The result is a meltingly tender center bursting with the sweet-tart flavor of strawberries and rhubarb, all coated in a nap of vanilla bean-flecked crème fraîche. The cardamom-kissed crumble and flaky crust make crisp foils for the tender filling. I usually like pie with a scoop of ice cream or whipped cream, but the crème fraîche in the filling makes this pie stand on its own.
Hopefully, now that I’ve appeased the pie gods, I’ll be better able to focus. I’m gonna need to do a lot of yoga after eating all that pie.
Happy pi day.
One year ago:
Two years ago:
Three years ago:
Strawberry Rhubarb Crème Fraîche Pie with Cardamom Crumble
I like this pie best shortly after being baked, but I’ve been known to swipe slices straight from the fridge on days 2 and 3. The crust can be par-baked in advance and stored for a few days in the fridge, and the streusel can be made a day ahead and stored at room temperature.You may wish to make a double batch of pie dough, especially if you do the fraisage and folding options described below for extra flake, and save half of it in the freezer for a future pie. For step-by-step photos for making super flaky, all-butter, semi-whole-grain pie dough, check out my pie dough tutorial.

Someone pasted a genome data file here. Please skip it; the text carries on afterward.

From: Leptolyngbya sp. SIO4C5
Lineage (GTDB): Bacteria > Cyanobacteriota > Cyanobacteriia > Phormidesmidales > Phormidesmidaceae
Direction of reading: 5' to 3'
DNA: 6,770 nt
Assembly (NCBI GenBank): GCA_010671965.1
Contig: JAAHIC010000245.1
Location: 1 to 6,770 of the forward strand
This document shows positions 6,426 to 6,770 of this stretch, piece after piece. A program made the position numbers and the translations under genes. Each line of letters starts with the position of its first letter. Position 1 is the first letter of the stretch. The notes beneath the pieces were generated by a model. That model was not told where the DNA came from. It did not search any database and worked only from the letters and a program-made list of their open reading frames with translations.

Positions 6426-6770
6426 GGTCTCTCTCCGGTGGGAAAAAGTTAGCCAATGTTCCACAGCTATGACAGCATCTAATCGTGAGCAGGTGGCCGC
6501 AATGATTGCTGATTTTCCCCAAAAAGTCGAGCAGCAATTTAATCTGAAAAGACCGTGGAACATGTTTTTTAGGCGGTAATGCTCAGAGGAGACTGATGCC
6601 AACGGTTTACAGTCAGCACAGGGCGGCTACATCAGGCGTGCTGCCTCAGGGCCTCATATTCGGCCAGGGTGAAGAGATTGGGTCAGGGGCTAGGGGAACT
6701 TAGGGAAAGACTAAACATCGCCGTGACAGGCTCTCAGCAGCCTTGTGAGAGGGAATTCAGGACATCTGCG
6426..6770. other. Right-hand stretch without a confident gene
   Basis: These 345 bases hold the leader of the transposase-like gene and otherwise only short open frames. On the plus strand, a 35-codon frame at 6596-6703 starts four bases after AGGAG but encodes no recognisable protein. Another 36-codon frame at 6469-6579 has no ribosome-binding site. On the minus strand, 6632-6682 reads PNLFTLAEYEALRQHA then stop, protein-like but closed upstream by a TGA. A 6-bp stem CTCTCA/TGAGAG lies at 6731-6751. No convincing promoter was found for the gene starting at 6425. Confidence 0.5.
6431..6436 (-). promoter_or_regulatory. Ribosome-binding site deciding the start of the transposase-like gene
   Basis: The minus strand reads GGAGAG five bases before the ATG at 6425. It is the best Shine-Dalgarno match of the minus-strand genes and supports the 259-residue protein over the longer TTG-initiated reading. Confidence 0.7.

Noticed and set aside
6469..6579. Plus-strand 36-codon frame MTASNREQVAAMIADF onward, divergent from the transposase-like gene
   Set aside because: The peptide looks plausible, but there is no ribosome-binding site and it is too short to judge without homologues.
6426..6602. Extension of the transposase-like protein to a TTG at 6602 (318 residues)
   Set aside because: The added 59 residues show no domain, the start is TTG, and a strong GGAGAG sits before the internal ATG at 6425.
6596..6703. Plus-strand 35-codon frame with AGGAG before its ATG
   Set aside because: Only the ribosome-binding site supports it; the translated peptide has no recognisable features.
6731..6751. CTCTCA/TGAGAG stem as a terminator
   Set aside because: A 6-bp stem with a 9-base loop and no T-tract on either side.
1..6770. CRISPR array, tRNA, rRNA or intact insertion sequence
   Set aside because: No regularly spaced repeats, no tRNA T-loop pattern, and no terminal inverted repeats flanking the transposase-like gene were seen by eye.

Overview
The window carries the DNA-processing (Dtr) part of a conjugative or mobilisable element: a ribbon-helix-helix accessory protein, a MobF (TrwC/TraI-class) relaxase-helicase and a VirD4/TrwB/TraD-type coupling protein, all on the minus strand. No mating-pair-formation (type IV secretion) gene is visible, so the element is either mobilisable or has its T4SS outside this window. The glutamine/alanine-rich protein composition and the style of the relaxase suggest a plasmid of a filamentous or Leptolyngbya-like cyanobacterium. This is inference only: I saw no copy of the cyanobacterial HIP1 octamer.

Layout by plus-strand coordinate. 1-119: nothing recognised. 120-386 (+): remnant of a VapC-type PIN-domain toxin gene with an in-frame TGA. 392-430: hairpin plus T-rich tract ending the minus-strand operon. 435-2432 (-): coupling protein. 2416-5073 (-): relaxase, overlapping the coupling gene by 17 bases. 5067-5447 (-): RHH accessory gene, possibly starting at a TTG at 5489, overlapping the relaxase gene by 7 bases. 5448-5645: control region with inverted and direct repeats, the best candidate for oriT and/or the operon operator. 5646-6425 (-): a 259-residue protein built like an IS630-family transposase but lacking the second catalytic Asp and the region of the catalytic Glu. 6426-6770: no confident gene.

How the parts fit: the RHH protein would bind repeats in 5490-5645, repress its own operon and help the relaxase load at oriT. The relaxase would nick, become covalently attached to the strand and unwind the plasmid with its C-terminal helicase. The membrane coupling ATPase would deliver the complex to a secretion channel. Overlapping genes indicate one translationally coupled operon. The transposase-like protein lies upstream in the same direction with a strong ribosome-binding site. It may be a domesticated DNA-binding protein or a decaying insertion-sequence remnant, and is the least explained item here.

You can make your own crème fraîche by stirring 1 tablespoon buttermilk into 1 cup of heavy cream. Cover and let sit at room temperature for 24 hours until thickened. Stir, then refrigerate for up to a week or two. Though feel free to use sour cream in its place (and let me know how it works – I’m curious!).
This pie likes a long bake, so be sure to protect the edges of the crust with foil (as shown in the tutorial) to prevent them from become overly-caramelized.
Makes one 9″ pie, 10-12 servings
Flakiest, all-butter pie crust:
3/4 cup all-purpose flour
1/2 cup whole spelt (or whole wheat pastry) flour
1/2 teaspoon fine sea salt
4 ounces (8 tablespoons/1 stick) cold, unsalted butter, in 1/2″ dice
2 tablespoons buttermilk or crème fraîche (or more ice water)
2 tablespoons ice water, more as needed
3/4 cup all-purpose flour
1/2 cup powdered sugar
1 teaspoon ground cardamom
1/2 teaspoon baking powder
1/4 teaspoon salt
4 ounces (1 stick) unsalted butter, cold, cut into chunks